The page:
Louisville is engulfed in protests and has been all summer long. In that time, Louisville Metro Police have arrested at least 46 people for burglary charges and deemed them to be connected to the protests, according to data provided by the Louisville Metro Police Department.
Despite the contagious virus taking root inside the jail, judges continue to set bail amounts that are out of reach for some people. Government agencies lean on a set of narrow parameters when deciding who gets set free. The pandemic is also leading to delayed court hearings for some people, resulting in extended stays behind bars where they risk infection.
The result: Hundreds of people stuck in a cramped jail as a dangerous, contagious virus spreads, infects and, in some cases, kills. Many inmates and their families are turning to bail funds for a shot at getting out of confinement.
The green house at the corner of 29th and St. Xavier streets is still scarred with bullet holes. Larry Jordan points them out one-by-one as a crowd gathers on the sidewalk. Nearly everyone comes wearing a red t-shirt with a picture of Jordan’s son, Demonjhea, emblazoned on the front. Demonjhea Jordan was killed by Louisville Metro Police in a hail of gunfire that erupted shortly after noon on April 24, 2018.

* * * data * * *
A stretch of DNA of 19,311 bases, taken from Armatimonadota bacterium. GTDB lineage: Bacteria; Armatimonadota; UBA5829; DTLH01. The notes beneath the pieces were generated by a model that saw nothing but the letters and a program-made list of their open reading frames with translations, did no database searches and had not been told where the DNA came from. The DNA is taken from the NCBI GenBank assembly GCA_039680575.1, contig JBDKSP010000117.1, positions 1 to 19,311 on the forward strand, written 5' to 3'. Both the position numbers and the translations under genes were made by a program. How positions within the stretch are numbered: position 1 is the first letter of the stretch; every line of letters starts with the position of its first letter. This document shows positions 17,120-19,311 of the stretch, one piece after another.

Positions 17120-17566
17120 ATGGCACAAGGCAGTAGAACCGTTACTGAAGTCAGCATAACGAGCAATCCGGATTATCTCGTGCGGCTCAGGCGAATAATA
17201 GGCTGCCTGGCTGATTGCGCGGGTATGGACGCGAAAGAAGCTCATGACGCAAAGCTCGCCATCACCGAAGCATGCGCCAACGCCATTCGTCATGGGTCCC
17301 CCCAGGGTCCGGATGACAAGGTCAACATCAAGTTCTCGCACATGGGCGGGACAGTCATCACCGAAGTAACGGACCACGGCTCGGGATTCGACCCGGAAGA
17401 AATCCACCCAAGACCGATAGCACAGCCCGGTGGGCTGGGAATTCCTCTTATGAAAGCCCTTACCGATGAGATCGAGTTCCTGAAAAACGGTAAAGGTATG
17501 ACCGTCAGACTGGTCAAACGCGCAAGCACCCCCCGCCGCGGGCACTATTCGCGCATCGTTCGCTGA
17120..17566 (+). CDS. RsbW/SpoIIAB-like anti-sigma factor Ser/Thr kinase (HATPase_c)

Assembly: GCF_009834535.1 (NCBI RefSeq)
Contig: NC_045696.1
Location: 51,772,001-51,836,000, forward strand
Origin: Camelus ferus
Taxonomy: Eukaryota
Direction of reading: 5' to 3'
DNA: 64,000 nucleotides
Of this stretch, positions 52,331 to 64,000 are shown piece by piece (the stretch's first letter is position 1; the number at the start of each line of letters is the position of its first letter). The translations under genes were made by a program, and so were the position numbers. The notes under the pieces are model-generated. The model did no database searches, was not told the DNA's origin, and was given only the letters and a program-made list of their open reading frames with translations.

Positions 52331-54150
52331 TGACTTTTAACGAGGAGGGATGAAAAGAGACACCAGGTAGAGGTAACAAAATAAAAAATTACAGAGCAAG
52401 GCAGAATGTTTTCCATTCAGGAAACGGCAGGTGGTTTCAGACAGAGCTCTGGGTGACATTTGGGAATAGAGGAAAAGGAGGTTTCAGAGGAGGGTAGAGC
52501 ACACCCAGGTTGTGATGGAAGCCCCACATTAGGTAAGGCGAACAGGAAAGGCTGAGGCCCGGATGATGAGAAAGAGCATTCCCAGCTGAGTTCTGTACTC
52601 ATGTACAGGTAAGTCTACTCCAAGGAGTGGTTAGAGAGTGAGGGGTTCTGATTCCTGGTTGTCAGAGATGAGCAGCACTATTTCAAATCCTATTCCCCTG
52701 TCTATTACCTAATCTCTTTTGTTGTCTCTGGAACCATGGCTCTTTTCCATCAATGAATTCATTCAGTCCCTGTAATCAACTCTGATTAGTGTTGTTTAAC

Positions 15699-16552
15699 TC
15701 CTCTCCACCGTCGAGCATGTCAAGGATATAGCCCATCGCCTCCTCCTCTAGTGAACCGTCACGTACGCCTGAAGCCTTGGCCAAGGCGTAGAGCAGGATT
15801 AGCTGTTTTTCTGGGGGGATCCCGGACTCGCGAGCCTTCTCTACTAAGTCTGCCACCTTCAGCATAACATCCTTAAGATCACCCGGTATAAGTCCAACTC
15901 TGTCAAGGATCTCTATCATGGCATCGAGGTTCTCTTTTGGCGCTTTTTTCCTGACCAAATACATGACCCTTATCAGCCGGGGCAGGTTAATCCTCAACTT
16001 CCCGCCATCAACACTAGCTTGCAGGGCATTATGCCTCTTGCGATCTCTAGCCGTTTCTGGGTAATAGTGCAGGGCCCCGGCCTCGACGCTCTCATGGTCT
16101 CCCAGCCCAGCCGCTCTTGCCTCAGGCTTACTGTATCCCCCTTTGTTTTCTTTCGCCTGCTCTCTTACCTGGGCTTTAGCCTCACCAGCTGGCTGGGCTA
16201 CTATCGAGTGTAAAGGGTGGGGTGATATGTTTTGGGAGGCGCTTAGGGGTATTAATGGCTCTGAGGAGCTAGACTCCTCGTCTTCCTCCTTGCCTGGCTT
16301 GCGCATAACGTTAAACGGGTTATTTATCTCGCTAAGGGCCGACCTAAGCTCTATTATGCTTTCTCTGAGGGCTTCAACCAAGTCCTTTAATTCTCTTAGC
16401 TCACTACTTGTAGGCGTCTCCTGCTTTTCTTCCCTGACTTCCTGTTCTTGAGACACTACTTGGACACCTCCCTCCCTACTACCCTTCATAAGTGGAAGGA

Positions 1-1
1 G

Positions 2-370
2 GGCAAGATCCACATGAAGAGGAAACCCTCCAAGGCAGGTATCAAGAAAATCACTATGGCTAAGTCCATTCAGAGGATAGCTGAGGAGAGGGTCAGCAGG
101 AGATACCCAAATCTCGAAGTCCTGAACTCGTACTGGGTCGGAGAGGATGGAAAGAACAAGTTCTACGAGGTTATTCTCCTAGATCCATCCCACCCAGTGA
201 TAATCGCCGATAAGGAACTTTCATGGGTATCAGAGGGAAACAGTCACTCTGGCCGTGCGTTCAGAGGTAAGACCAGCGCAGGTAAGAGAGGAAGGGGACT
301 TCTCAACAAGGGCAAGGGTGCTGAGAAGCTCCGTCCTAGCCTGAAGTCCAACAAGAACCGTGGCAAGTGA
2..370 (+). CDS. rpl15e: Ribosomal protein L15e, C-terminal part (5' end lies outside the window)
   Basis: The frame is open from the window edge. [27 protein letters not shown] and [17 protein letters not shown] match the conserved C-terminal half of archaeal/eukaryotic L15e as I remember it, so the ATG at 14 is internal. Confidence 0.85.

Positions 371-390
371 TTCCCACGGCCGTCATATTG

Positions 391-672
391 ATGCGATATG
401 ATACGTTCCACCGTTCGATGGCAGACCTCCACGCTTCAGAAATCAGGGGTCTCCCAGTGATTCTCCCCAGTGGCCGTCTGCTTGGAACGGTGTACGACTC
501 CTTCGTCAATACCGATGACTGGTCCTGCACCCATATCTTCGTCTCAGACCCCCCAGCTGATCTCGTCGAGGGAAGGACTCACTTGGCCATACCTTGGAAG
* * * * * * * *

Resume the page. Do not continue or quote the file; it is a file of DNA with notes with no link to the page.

During a week when thousands have taken to Louisville’s streets in protest, many have pressed a demand on Louisville Mayor Greg Fischer and police leaders — fire the officers who shot and killed Breonna Taylor. But Fischer and others have pointed to due process requirements for officers — some set in state law, others in a union contract — in saying there is no quick or easy action they can take to discipline the officers without a thorough investigation. Taylor, a 26-year-old Black woman, was killed by plainclothes Louisville Metro police detectives in March, who burst into her home to serve a search warrant. Taylor’s boyfriend has said he thought the home was getting broken into when he fired a shot and struck an officer in the leg; the officers’ return shots killed Taylor.
Her death sparked national outrage and was a catalyst for the recent protests that have erupted in Louisville and across the rest of the nation. But so far, city officials have said firing the officers involved in her killing isn’t an option, at least for now.